24  203d  MOV R32,R61  ; p+=2
25                     ; unused
26                     ; unused
27                     ; unused
28                     ; unused
29                     ; unused
30  0002               ; constant 2
31  7fff               ; constant mask for sign bit testing
32  0005               ; current candidate p
33  0003               ; constant 3
34  fffe               ; constant -1
35  fffd               ; constant -2
36  0014  20           ; branch target: trial divisor q equal to candidate p,
                       ; and hence prime found
37  000d  13           ; branch target: trial divisor q less than candidate p
38  0009   9           ; branch target: more subtractions to do
39  0005   5           ; branch target: next trial divisor q
40  0015  21           ; branch target: subtraction gave zero, so p composite
41  0004   4           ; branch target: next candidate p
42  fffc               ; constant -3

The access time of the register bank is approximately equal to the time for an electron to run from the bottom to the top and back. Since each register is six cells high, and there are 64 registers, the access time is approximately 2 times 6 times 64, or 768 generations. Two accesses are needed per instruction (one to read the instruction, and one for its register read), and there is a small overhead in decoding the instruction, so the instruction cycle time is set at 2304 generations. The computer ran for about 14 million generations to produce the picture above.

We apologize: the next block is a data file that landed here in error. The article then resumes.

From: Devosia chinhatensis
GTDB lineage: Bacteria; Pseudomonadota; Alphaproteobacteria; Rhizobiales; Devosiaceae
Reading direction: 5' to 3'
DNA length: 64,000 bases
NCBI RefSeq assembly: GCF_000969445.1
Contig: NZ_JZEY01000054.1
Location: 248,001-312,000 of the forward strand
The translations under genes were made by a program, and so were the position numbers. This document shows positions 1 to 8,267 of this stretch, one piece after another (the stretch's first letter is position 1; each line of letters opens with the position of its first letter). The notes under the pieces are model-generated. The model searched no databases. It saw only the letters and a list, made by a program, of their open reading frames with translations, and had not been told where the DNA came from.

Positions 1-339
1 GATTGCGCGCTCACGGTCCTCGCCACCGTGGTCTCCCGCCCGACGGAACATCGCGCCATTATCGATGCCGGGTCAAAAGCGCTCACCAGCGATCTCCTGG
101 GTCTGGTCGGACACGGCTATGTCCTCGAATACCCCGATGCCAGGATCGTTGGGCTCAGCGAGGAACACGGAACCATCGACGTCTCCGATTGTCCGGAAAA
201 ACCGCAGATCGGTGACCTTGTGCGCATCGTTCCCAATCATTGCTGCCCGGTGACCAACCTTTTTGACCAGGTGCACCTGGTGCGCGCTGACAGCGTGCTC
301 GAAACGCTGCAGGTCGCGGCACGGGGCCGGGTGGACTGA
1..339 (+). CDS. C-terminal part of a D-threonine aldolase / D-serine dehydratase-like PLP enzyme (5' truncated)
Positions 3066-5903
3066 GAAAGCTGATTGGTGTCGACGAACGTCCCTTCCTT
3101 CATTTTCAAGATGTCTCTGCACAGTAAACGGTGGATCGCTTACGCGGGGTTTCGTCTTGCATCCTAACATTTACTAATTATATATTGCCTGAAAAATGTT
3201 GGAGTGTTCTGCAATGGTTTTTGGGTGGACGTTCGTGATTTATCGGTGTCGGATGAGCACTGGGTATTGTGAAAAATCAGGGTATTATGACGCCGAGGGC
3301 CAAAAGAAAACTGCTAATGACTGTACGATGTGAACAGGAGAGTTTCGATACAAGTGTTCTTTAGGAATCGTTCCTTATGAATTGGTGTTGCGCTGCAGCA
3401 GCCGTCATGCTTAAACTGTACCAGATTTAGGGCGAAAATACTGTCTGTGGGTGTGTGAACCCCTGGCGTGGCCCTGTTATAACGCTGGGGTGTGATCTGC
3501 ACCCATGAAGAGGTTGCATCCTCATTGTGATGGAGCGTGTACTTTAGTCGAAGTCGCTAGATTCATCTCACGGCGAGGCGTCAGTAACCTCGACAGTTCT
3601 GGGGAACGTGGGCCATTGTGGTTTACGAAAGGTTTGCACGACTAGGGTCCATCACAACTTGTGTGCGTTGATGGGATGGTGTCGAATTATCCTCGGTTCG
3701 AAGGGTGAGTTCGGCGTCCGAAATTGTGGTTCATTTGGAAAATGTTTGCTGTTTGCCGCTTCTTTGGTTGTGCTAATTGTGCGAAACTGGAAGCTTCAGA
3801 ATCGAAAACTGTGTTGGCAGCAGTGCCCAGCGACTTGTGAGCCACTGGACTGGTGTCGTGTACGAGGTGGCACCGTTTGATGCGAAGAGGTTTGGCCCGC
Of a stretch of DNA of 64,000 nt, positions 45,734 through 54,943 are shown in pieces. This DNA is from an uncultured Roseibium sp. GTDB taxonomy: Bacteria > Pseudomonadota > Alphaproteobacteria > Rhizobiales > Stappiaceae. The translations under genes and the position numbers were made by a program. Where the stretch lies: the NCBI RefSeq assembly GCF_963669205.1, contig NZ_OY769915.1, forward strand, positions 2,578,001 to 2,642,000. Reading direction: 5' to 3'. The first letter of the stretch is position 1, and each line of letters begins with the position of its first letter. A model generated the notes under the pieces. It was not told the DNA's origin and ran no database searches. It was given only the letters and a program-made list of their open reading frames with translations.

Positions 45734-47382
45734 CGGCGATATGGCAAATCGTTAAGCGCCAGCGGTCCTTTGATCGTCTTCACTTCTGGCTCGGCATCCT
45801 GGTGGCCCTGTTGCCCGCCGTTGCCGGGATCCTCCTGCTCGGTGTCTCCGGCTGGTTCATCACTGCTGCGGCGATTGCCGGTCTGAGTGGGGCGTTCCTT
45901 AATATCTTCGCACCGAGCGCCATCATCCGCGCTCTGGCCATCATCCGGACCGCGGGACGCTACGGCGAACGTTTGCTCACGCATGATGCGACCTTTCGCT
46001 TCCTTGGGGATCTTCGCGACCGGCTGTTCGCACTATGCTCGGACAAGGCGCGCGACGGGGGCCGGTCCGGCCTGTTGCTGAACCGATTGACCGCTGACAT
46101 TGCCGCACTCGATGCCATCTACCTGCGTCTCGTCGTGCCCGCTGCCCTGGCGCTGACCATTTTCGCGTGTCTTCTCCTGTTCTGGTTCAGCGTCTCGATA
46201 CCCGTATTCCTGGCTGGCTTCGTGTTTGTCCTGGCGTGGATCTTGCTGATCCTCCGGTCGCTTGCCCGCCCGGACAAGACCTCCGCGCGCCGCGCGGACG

What are we going to do now?

Please feel free to reverse-engineer any parts of the design that we haven’t covered in detail: the binary-to-BCD converter should be quite a challenge. If you’re that dedicated, you shouldn’t have any difficulty working out the format of this zip file. If you let us know how you get on, then, given your permission, we’ll add your descriptions to this website with suitable credits.

Before you do that, you’ll probably want to play with Wireworld yourself for a bit. There are several programs available to let you do this: a web search for ‘wireworld automaton’ will find a few. You could try adding the name of your favourite operating system or programming language to the search terms. Golly has a pretty user interface and is very fast. Alternatively, you are welcome to try the following rather spartan programs: wirun.c and witopgm.c. The first is a program to process a Wireworld pattern for a given number of generations. On an 850 MHz Athlon it executes one generation for the computer design in about 3 ms, and the computer therefore runs at about one instruction every six seconds. The second program converts the text file format used by wirun.c into a portable grey map, which can easily be converted to other graphics formats. The -map option to pgmtoppm is useful for producing colour output - this is how the pictures on these pages were produced.

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This page most recently updated Fri 5 Jan 10:25:33 GMT 2024